Politicians have once again blocked moves to legalise equal marriage in Northern Ireland.

Last night the country’s Stormont Assembly voted against recognising the same-sex marriage bill for England and Wales, which is currently nearing the end of its journey in the House of Lords.

Members of the Legislative Assembly (MLAs) passed a Legislative Consent Motion which excluded recognising most of the provisions of the Marriage (Same Sex Couples) Bill.

It means same-sex marriages in England and Wales will be treated as civil partnerships in Northern Ireland.

Opponents argued that the motion before them reduced the chances of any court challenge to Northern Ireland’s decision to oppose same-sex marriage.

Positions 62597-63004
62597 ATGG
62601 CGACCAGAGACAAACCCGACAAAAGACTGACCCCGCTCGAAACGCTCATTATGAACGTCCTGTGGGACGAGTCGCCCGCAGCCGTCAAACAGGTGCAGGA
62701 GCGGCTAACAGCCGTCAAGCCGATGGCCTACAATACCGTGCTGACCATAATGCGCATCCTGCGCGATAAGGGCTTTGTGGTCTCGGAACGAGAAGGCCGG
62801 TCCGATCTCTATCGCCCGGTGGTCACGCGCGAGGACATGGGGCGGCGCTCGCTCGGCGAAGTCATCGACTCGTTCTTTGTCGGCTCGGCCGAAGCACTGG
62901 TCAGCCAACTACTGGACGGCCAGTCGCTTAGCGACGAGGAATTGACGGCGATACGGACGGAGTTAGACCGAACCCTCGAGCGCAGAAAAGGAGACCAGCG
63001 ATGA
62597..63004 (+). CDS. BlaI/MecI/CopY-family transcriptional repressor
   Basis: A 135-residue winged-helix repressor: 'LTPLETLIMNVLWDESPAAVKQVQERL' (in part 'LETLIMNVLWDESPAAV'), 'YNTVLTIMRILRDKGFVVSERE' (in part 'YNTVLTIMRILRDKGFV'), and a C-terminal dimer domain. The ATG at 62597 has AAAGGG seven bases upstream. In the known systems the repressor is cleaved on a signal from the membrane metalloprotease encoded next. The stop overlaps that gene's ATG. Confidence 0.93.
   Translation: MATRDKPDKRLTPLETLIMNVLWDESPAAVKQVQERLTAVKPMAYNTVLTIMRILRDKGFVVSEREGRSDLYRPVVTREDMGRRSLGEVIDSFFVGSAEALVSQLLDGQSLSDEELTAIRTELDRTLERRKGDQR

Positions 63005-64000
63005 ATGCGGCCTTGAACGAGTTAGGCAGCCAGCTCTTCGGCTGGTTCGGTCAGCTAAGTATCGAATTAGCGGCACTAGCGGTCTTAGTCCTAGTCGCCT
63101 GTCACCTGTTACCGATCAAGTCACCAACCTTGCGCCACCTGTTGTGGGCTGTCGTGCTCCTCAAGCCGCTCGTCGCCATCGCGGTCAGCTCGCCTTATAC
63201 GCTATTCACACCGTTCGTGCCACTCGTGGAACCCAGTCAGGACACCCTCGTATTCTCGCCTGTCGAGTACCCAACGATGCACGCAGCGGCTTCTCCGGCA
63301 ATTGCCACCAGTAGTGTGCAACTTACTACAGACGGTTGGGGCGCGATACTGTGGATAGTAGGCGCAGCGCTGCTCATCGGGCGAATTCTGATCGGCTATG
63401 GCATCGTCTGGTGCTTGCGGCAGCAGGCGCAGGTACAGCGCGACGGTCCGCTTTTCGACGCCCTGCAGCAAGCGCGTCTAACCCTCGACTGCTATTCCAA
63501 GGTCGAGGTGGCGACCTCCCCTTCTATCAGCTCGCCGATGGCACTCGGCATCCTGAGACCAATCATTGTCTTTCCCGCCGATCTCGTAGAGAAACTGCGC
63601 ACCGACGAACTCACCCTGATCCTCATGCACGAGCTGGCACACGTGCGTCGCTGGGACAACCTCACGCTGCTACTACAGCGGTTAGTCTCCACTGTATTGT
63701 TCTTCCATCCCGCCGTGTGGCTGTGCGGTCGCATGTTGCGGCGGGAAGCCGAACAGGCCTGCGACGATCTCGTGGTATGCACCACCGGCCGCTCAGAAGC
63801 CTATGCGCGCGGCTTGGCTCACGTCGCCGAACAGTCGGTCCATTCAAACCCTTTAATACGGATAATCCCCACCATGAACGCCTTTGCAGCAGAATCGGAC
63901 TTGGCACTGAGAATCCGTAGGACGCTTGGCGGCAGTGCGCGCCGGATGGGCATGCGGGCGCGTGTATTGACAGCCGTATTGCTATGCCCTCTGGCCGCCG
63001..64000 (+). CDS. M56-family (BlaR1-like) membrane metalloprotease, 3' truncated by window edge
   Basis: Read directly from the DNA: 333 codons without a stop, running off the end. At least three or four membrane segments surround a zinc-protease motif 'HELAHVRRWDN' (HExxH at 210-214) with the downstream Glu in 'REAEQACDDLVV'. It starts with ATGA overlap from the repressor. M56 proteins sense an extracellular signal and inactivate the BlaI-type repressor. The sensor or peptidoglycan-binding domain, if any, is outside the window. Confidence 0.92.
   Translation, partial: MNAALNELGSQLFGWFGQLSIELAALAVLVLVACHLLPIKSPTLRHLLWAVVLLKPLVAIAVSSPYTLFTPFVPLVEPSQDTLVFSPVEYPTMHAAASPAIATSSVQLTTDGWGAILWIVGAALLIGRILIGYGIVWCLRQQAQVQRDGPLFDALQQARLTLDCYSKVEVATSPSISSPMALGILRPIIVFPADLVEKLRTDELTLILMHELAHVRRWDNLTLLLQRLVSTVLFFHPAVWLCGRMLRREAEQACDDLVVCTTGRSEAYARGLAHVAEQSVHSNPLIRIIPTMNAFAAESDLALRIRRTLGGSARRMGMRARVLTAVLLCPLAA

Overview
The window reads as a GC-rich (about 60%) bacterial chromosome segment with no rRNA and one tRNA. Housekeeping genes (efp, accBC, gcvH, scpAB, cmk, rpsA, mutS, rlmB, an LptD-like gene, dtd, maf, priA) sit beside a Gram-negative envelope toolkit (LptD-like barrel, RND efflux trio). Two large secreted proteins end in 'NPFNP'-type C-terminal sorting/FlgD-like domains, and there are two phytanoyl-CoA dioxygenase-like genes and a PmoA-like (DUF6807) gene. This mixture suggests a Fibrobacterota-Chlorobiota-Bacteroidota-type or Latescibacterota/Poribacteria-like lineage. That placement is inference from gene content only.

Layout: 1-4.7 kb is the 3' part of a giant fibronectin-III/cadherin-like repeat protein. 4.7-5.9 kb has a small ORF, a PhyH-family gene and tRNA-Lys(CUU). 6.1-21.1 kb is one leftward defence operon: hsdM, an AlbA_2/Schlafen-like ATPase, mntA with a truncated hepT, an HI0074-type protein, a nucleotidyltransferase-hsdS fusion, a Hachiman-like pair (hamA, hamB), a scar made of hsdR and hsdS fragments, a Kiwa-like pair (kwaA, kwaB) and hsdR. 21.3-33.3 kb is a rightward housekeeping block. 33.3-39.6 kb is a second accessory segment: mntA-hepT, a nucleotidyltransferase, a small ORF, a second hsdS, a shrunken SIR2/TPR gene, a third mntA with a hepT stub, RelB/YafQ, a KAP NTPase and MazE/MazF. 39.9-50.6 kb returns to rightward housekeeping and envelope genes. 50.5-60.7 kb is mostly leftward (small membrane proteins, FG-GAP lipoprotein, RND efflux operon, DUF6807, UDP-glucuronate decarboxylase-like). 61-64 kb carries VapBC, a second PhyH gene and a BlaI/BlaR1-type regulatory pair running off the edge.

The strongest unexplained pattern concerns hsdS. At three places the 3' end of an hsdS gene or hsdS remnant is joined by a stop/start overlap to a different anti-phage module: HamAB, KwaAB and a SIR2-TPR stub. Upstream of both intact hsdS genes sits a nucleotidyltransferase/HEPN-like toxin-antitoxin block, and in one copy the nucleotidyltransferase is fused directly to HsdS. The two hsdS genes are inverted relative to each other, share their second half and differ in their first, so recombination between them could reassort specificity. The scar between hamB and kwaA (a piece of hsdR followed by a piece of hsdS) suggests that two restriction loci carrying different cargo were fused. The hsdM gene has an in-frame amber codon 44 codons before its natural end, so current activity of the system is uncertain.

Supporters of the change argued that, given a majority of MLAs are opposed to equal marriage, it was pragmatic to legislate for how those who enter same-sex marriages in the rest of the UK will be treated in the Province.

The Assembly has twice voted against private member’s motions on same-sex marriage, but, unlike last night’s vote, those motions would not have changed the law.

A joint same-sex marriage proposal by Sinn Fein and the Green Party was defeated in October along nationalist and unionist lines.

The Democratic Unionist Party (DUP) again blocked progress on equal marriage through another “petition of concern” in April.

Under Stormont rules, any party can trigger a petition of concern on a motion that then can only pass if the majority of nationalists and unionists back it together.

As the DUP has the most MLAs of any party their petition is effectively a veto against same-sex marriage.